The Synod of Bishop Martín Pérez de Ayala has left us a splendid portrait of Guadix in the 16th century, with an ecclesiastical system in place, albeit for a population almost entirely Muslim.

The expulsion of 1570 was followed by a subversive and clandestine return of a small number of moors, mainly to urban areas; they excavated homes from the ground, giving rise to the organized community of cave dwellers, which led to a rise in agriculture rather than urban spread.

The Austria Dynasty ceded to Guadix all the privileges and rights of a city of the old regime, but dealt severely with the matter of taxes in order to maintain a prestigious dynasty in Europe, through a huge military effort.

The Bourbon period could hardly be called the Age of Enlightenment, the initial ‘dark period’ needing a militarized youth for the war of Succession, which led  to the people of Guadix  making it known to the crown that they no longer had sufficient labour to till the earth for agriculture. The reign of Carlos III ended with a cultural institution and most prestigious academic history, within the College of St. Torcuato of the Society of Jesus, leaving the diocesan seminary exclusively for the teaching possibilities of the time. The Bourbons did finance and help with the works of the cathedral building, in order that it be finished before Napoleon’s arrival.

The ‘French period’ had definite serious consequences for the city, leading to a period of decline that lasted throughout the nineteenth century with wars, epidemics and social and political disasters, very similar to other areas in Spain. The non-existence of an industrial revolution led to a very high infant mortality rate and almost slave-labor conditions for the majority.

In nineteenth century in Spain, in 1936, there was civil war, perhaps initially avoidable, but insurmountable after serious injustices on both sides, each side claiming to be the real revolutionaries, and not warmongerers. For the children of this land and also for its cultural and artistic heritage, the war was, together with the ‘French period’ and subsequent confiscations, a disaster of insurmountable consequences.

Guadix Monuments

* Alcazaba and walls. Medieval military architecture, X and XI centuries.

* Cathedral. Initial layout gothic, sixteenth century (the sacristy is the work of Diego de Siloe), transformed during its construction by the Renaissance movement and finished according to the canons of the Baroque style.
* San Francisco Church, which has within a coffered ceiling.
* Santiago Church, which has within a coffered ceiling.
* Church of Santa Ana, sixteenth century.
* Church of Santo Domingo, with a beautiful coffered ceiling.
* Magdalena Church, of baroque style.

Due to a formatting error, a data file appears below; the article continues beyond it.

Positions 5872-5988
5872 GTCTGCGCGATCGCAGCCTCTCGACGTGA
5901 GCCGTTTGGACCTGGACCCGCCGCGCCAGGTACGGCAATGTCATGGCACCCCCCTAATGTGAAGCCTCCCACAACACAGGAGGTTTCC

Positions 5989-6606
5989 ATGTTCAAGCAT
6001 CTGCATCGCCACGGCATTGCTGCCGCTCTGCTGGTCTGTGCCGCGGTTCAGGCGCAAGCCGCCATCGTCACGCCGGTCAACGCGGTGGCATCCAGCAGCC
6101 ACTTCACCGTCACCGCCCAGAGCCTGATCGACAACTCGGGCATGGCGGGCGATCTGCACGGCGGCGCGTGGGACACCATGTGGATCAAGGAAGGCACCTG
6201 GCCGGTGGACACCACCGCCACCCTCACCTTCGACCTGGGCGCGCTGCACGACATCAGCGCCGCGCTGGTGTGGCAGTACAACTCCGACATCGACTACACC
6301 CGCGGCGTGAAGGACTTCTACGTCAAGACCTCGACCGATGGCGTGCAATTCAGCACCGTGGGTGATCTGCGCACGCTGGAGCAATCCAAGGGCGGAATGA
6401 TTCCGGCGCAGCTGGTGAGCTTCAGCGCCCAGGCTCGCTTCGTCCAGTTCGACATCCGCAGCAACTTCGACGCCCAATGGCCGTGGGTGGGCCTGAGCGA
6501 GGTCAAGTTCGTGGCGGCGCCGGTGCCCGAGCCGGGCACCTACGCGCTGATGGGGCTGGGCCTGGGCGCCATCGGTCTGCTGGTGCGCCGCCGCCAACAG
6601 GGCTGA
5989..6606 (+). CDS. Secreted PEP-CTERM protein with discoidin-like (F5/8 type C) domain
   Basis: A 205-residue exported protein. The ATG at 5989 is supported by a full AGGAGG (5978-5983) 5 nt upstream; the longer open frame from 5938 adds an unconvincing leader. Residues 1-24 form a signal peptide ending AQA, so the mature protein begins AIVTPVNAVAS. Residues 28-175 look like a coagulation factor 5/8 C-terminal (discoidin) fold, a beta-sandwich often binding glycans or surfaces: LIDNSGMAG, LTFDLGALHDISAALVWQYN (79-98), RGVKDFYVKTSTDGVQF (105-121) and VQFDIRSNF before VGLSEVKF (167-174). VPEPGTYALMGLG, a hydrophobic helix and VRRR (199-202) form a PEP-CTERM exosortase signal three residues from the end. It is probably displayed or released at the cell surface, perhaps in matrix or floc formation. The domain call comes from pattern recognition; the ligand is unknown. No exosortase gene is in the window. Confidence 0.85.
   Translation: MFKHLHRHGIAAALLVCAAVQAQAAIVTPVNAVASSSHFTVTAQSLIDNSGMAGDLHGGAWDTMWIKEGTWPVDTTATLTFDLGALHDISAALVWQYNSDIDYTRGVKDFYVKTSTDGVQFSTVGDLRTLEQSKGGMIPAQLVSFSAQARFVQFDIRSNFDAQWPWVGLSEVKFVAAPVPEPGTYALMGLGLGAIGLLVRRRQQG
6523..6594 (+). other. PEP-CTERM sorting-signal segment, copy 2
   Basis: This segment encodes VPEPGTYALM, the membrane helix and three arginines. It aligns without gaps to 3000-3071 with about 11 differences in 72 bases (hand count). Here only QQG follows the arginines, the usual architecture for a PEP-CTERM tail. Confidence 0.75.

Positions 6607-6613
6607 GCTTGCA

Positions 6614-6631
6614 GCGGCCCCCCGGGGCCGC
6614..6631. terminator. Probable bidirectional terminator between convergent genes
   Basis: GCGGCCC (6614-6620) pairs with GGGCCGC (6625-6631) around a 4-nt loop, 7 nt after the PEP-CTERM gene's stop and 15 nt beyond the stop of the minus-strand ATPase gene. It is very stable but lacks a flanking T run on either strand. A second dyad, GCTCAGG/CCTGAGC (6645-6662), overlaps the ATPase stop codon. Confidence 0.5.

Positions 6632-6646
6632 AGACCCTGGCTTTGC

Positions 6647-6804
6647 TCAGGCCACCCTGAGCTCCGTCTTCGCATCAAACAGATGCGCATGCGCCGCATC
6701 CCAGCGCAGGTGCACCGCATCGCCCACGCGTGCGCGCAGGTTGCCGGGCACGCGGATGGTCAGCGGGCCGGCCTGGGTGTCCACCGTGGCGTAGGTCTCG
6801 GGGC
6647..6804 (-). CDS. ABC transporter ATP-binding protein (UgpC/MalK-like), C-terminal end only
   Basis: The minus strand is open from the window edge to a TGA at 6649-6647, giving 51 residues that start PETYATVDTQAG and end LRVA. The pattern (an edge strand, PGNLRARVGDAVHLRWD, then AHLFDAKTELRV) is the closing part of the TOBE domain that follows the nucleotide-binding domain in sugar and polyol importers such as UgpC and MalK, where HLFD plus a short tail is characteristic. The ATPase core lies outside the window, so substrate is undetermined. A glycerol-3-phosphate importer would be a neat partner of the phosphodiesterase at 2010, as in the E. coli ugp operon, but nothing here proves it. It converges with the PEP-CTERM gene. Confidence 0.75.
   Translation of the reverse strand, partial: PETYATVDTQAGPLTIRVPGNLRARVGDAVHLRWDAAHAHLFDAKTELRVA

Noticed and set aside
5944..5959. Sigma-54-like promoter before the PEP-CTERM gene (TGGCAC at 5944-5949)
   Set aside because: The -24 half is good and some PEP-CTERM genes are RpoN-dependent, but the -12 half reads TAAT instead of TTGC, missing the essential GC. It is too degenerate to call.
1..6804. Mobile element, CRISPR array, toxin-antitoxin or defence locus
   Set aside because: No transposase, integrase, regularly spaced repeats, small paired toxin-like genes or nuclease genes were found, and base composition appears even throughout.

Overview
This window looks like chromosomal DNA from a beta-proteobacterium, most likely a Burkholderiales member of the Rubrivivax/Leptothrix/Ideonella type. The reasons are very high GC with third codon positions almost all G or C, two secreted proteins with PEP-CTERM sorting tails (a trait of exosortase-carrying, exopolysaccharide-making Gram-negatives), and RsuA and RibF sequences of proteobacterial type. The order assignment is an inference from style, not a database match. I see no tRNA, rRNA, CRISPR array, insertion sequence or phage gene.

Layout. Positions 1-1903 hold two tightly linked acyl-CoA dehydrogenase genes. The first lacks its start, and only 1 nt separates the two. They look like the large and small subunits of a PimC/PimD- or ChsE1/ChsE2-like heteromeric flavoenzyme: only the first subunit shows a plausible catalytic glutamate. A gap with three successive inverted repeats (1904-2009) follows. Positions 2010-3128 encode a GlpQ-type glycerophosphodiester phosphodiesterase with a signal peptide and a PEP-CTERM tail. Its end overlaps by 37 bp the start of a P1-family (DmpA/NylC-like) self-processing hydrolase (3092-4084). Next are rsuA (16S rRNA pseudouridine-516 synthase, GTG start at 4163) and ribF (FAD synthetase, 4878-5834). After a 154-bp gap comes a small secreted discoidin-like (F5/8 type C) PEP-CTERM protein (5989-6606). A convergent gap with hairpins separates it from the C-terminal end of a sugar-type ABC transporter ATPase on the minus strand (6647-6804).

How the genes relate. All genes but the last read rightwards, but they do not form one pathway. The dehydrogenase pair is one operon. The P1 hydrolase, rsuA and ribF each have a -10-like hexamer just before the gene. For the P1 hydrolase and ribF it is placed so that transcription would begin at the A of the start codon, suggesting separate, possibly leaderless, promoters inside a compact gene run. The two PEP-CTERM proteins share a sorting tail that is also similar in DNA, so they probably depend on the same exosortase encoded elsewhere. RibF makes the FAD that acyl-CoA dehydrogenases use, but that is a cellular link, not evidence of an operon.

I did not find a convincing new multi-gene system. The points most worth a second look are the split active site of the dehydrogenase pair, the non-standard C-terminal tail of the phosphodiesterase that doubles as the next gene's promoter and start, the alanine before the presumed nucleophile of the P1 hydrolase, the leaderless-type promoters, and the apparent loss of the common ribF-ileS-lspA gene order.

* San Torcuato Church, baroque style.
* Church and Hermitage of La Concepción.
* Ermita de las Cuevas Nuestra Señora de Gracia.
* Ermita de las Cuevas Nuestra Señora de Fátima.
* Hermitage of San Sebastián.
* Convent of San Antonio.
* Palacio del Marqués de Villalegre.
* Episcopal Palace.
* Palacio Municipal.
* Peñaflor Palace.
* Civil Hospital.
* Juderia.
* Mozarabia.
* Aljama Mudejar.
* Arco of San Torcuato.
* Arco de la Imagen.
* El Arco de los obispos.
* Plaza de las Palomas.
* La Plaza Mayor.
* Plaza del Conde Luque.
* Alamo Plaza.

Town planning

* Plaza de las Palomas and Ayuntimento (City Hall.)
* Cave-dwellings.

Museums

* Guadix Cathedral Museum.

Gastronomy

Guadix cuisine includes migas, los andrajos, casseroles, zalamandroña, sustentos, fritters and much more. A good collection of recipes of traditional cuisine of the region – more than two hundred – can be found in the book “La Olla de Guadix”, published by the Association ‘Valle de Alhama y Lider Comarca de Guadix’. The book is the result of a culinary competition that was made at regional level, so the recipes included have been reproduced exactly as submitted by various participants in the contest, thus constituting a very interesting document.

Directions

Leave Granada. At the roundabout, take exit 2 Continue along: E-902 / A-44 direction: Armilla – Motril. Pass near Maracena and Peligros. Follow directions Almería – Murcia. Around Albolote, go to: A-92. Pass near Lopera. Take the exit towards: Exit 288 – Purullena – Cortes y Graena – Beas de Guadix – Troglodyte City. Follow signs for Purullena. Pass Purullena. Continue to Guadix.

Distances from Guadix

Darro 18 km
Lopera 12km
Granada 53 km
Esfiliana 5 km
Purullena 6 km
Hernán Valle 11 km
Beas de Guadix 11km
Cortes y Graena 9.5 km
Belerda de Guadix 17 km
Alcudia de Guadix 6,5 km
Benalúa de Guadix 7.5 km

Properties for Sale in Guadix